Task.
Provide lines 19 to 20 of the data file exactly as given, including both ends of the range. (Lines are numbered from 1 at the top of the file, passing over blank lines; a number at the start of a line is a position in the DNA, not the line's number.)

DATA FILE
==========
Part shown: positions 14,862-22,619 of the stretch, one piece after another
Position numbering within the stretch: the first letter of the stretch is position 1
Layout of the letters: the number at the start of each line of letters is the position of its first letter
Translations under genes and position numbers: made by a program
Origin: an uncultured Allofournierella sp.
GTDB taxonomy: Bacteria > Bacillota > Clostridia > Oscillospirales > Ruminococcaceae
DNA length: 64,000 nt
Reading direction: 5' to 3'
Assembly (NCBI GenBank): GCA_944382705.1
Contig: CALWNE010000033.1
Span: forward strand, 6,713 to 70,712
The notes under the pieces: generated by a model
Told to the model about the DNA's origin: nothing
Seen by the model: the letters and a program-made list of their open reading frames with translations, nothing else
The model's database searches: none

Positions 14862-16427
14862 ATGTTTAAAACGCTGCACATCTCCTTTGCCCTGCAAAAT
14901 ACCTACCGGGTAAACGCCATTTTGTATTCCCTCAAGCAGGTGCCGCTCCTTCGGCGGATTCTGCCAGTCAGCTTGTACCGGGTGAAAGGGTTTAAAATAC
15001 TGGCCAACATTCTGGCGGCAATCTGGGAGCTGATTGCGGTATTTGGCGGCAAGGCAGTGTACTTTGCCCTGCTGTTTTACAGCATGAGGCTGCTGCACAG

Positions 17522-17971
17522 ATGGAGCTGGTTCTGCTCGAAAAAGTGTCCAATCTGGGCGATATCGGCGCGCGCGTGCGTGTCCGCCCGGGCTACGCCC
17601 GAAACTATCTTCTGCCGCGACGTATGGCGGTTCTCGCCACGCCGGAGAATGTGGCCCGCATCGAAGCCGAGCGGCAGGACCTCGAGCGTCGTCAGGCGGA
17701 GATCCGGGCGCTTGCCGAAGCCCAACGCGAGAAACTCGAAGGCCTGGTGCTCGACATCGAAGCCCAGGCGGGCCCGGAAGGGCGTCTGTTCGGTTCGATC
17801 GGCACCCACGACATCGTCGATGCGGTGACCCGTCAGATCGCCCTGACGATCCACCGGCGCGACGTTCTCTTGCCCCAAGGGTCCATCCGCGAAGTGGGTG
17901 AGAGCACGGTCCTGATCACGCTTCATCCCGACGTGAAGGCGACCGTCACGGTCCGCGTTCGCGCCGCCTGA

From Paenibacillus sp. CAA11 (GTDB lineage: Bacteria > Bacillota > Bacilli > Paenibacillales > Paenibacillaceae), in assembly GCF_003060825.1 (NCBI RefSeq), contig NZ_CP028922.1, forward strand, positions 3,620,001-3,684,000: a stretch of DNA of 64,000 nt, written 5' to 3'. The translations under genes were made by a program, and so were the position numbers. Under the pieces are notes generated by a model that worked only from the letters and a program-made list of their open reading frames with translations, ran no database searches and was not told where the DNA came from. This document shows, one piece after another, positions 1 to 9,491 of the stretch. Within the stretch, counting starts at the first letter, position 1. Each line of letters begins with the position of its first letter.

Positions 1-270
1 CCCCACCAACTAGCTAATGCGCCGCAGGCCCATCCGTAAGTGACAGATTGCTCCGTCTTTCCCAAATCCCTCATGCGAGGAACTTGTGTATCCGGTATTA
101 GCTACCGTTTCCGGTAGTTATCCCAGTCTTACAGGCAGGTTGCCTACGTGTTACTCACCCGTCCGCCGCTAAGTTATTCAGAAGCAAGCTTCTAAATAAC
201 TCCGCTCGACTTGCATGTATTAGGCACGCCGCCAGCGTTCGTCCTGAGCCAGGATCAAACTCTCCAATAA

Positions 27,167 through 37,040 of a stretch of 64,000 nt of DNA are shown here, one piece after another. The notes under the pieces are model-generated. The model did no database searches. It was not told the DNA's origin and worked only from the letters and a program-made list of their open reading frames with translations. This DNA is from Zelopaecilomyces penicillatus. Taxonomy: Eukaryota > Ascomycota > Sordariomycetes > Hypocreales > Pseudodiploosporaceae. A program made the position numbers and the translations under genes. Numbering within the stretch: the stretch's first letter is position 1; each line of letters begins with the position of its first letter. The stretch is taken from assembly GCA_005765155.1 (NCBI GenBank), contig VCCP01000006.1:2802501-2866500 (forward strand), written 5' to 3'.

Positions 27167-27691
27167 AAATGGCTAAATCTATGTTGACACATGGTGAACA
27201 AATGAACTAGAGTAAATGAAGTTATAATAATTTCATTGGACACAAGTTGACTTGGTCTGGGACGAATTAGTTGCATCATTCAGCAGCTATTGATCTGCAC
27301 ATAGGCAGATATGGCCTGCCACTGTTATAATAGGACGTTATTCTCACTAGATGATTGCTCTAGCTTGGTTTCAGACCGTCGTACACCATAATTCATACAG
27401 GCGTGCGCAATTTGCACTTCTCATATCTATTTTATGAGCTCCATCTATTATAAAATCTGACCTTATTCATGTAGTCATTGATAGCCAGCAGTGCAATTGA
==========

15001 TGGCCAACATTCTGGCGGCAATCTGGGAGCTGATTGCGGTATTTGGCGGCAAGGCAGTGTACTTTGCCCTGCTGTTTTACAGCATGAGGCTGCTGCACAG

Positions 17522-17971